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Carnage—movie review

Leonard Maltin By Leonard Maltin | Leonard Maltin December 16, 2011 at 12:45AM

Carnage seems to be a pretty good movie, but I have no way of evaluating it without comparing it to the play on which it’s based, 'God of Carnage', which I saw on Broadway with a perfect cast (James Gandolfini, Marcia Gay Harden, Jeff Daniels, and Hope Davis). This isn’t fair to the picture—or to viewers who come to it with a clean slate—but I simply couldn’t erase the memory of that theatrical experience as I watched the film,
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John C. Reilly-Jodie Foster in Carnage
Carnage seems to be a pretty good movie, but I have no way of evaluating it without comparing it to the play on which it’s based, God of Carnage, which I saw on Broadway with a perfect cast (James Gandolfini, Marcia Gay Harden, Jeff Daniels, and Hope Davis). This isn’t fair to the picture—or to viewers who come to it with a clean slate—but I simply couldn’t erase the memory of that theatrical experience as I watched the film, which director Roman Polanski adapted for the screen with playwright Yasmina Reza.

Polanski has staged the movie so it never feels claustrophobic, even though it takes place in one Brooklyn, New York apartment and its adjacent hallway over the course of a long afternoon. But he has failed to capture the play’s ever-so-gradual buildup of tension.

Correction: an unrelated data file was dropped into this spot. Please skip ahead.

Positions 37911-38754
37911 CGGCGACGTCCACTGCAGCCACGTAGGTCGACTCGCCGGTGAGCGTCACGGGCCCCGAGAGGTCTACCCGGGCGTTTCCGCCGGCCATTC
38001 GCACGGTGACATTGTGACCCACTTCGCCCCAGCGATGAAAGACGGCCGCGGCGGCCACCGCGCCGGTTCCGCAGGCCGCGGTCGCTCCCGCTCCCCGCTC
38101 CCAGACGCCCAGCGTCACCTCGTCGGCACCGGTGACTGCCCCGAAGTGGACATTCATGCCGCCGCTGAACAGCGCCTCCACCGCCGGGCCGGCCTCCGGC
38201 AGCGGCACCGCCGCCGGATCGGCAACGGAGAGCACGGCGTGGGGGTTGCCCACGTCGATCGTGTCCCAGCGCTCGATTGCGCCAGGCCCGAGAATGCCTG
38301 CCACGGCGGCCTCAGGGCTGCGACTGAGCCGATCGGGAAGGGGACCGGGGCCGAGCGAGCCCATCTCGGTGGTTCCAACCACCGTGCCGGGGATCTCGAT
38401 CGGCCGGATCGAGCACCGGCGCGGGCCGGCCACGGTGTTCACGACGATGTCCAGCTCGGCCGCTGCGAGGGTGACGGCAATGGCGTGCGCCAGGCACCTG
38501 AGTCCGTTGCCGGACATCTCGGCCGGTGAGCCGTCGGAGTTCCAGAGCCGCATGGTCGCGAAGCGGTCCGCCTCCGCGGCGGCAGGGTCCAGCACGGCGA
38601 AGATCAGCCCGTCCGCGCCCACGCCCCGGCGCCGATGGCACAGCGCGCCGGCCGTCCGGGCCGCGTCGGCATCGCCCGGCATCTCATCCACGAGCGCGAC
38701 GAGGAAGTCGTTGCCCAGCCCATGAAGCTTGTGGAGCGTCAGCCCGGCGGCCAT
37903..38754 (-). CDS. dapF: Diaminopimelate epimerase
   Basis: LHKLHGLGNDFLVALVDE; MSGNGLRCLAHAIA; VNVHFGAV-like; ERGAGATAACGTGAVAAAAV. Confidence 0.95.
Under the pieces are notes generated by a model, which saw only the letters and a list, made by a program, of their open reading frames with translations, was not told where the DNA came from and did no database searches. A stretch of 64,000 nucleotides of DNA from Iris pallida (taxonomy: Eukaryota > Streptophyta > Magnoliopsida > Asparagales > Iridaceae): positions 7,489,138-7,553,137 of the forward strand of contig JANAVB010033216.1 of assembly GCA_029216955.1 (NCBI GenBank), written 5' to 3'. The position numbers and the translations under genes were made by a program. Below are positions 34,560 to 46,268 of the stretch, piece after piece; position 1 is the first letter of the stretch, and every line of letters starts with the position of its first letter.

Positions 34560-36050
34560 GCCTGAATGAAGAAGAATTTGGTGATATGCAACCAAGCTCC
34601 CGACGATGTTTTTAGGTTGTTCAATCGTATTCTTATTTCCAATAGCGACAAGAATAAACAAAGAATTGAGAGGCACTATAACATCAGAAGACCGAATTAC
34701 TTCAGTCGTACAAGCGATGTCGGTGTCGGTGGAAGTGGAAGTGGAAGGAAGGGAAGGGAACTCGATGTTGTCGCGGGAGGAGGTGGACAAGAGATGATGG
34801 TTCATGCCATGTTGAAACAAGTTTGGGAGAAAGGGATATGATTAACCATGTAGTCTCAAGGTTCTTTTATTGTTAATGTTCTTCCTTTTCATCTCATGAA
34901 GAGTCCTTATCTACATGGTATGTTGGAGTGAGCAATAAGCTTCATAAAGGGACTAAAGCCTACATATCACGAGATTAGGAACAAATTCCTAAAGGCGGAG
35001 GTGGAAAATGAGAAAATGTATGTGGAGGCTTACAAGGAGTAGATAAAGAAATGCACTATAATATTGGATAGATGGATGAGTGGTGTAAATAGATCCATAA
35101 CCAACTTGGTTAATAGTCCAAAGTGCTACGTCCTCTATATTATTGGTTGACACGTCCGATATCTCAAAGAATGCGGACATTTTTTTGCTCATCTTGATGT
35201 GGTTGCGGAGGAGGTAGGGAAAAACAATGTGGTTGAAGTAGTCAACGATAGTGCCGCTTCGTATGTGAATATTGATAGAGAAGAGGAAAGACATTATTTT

The premise is that Christoph Waltz and Kate Winslet have come to call on Jodie Foster and John C. Reilly to discuss an upsetting schoolyard incident in which the first couple’s son has beat up the other’s. Because these four people are intelligent adults, they hope they can resolve their differences through positive means instead of resorting to physical or verbal abuse as their children have done.

Christoph Waltz-Kate Winslet in Carnage

In the play, the couples’ veneer of decorum is slowly stripped away, revealing them as savages in disguise. In the film, Foster’s character is prickly and annoying right from the start, while her husband (Reilly) never appears to be threatening or even terribly upset. His change of tone, midway through the film, is incomplete and ineffectual, while hers begins at such a high pitch that she has nowhere to go to add color to her character.

The breakdown of the other, more genteel, couple doesn’t have nearly the impact it should. Waltz and Winslet are skillful actors, but in spite of the ability of film to show closeups (as theater cannot) their characters remain somewhat remote, so it’s difficult to engage with them when the narrative takes its final turn.

Carnage isn’t dull or uninteresting, and it’s never a waste of time to watch four talented performers tackle meaty material such as this. But I have to mark the film a failure because I know that it should have been better.

More to the point, it probably should have remained a piece of theater, the medium for which it was created.

This article is related to: Film Reviews, Jodie Foster, Kate Winslet, John C. Reilly, Christoph Waltz, Roman Polanski, Yasmina Reza